• 2009. A. Frampton, V. Cvetkovic. Advances in Water Resources 32 (5), 649-658
  • 2007. A. Frampton, V. Cvetkovic. Water resources research 43 (10), W10429
  • 2015. Benoît Dessirier, Andrew Frampton, Jerker Jarsjö. Journal of Contaminant Hydrology 182, 25-35

    Geological disposal of spent nuclear fuel in deep crystalline rock is investigated as a possible long term solution in Sweden and Finland. The fuel rods would be cased in copper canisters and deposited in vertical holes in the floor of deep underground tunnels, embedded within an engineered bentonite buffer. Recent experiments at the Äspö Hard Rock Laboratory (Sweden) showed that the high suction of unsaturated bentonite causes a de-saturation of the adjacent rock at the time of installation, which was also independently predicted in model experiments. Remaining air can affect the flow patterns and alter bio-geochemical conditions, influencing for instance the transport of radionuclides in the case of canister failure. However, thus far, observations and model realizations are limited in number and do not capture the conceivable range and combination of parameter values and boundary conditions that are relevant for the thousands of deposition holes envisioned in an operational final repository.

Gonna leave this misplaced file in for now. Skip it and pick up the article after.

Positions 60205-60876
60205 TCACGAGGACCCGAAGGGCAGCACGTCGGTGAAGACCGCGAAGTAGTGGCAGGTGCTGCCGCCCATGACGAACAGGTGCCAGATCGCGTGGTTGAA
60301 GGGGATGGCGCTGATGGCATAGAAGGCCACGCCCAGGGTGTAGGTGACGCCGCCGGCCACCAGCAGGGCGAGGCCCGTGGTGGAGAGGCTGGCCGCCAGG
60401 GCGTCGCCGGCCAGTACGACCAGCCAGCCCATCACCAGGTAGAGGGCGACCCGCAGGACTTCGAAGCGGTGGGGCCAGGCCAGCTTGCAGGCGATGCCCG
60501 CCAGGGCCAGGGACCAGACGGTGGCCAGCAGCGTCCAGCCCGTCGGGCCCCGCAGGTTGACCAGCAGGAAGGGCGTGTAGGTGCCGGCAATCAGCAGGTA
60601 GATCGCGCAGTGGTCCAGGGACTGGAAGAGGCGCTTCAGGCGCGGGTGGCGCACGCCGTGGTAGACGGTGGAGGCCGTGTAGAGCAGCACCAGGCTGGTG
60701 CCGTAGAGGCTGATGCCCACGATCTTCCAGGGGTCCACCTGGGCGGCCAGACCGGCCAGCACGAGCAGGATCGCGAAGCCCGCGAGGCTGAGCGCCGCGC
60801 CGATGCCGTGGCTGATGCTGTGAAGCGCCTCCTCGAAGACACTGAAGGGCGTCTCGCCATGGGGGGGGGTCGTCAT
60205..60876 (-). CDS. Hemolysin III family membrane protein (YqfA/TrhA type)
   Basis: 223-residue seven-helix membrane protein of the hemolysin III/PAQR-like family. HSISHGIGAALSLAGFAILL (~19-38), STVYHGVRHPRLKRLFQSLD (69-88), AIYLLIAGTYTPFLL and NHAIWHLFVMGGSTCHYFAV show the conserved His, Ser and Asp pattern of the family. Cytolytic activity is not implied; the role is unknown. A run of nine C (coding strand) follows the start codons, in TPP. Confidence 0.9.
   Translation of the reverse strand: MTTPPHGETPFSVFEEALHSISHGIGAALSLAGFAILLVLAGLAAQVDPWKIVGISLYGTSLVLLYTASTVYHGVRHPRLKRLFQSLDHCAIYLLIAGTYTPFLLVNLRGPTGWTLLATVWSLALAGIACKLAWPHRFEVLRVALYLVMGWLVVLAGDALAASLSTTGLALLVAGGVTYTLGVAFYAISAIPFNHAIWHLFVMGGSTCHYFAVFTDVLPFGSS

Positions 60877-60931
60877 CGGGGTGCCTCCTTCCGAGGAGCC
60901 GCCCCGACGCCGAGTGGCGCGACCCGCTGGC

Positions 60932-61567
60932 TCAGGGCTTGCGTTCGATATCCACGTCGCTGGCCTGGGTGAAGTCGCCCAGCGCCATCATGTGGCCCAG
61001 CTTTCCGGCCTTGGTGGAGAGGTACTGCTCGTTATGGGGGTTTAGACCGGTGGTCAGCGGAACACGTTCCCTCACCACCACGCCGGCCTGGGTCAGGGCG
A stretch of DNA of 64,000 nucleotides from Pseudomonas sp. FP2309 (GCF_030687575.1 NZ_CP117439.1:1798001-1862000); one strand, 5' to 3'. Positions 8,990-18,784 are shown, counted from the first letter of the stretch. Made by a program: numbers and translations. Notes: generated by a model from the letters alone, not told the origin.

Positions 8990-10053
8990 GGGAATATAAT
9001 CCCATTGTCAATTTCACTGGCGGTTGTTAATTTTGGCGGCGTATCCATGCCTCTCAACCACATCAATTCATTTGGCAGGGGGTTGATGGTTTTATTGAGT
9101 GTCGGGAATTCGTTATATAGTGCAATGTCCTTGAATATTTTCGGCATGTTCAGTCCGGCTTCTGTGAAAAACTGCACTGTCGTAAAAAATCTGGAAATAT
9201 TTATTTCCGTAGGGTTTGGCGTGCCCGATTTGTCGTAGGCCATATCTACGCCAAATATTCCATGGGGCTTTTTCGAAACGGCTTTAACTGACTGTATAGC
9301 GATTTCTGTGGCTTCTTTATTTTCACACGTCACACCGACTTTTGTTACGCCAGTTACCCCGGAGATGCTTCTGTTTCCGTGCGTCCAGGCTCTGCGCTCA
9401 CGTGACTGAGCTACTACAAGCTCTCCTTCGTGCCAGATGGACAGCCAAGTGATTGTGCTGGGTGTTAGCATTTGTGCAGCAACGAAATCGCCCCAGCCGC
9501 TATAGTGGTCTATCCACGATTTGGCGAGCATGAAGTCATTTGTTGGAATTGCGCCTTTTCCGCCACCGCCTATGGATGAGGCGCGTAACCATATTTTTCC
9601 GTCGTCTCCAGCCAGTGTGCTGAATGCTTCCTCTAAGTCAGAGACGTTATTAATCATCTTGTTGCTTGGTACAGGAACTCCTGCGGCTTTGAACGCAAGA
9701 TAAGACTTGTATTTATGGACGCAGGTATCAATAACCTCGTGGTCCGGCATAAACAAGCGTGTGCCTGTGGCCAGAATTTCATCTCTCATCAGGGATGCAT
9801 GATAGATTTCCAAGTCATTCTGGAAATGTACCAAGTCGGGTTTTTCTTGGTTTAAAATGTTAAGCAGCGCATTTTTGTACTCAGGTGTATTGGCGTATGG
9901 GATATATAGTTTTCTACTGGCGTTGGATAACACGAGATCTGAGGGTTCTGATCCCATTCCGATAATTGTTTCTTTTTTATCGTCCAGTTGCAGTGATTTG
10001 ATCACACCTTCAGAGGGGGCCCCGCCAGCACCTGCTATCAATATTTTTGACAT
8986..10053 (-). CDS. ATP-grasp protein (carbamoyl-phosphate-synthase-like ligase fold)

In order to decrease this knowledge gap, we introduce here a formalized, systematic and fully integrated approach to study the combined impact of multiple factors on air saturation and dissolution predictions, investigating the impact of variability in parameter values, geometry and boundary conditions on bentonite buffer saturation times and on occurrences of rock de-saturation. Results showed that four parameters consistently appear in the top six influential factors for all considered output (target) variables: the position of the fracture intersecting the deposition hole, the background rock permeability, the suction representing the relative humidity in the open tunnel and the far field pressure value. The combined influence of these compared to the other parameters increases as one targets a larger fraction of the buffer reaching near-saturation. Strong interaction effects were found, which means that some parameter combinations yielded results (e.g., time to saturation) far outside the range of results obtained by the rest of the scenarios. This study also addresses potential air trapping by dissolution of part of the initial air content of the bentonite, showing that neglecting gas flow effects and trapping could lead to significant underestimation of the remaining air content and the duration of the initial aerobic phase of the repository.

Show all publications by Andrew Frampton at Stockholm University

Last updated: June 25, 2018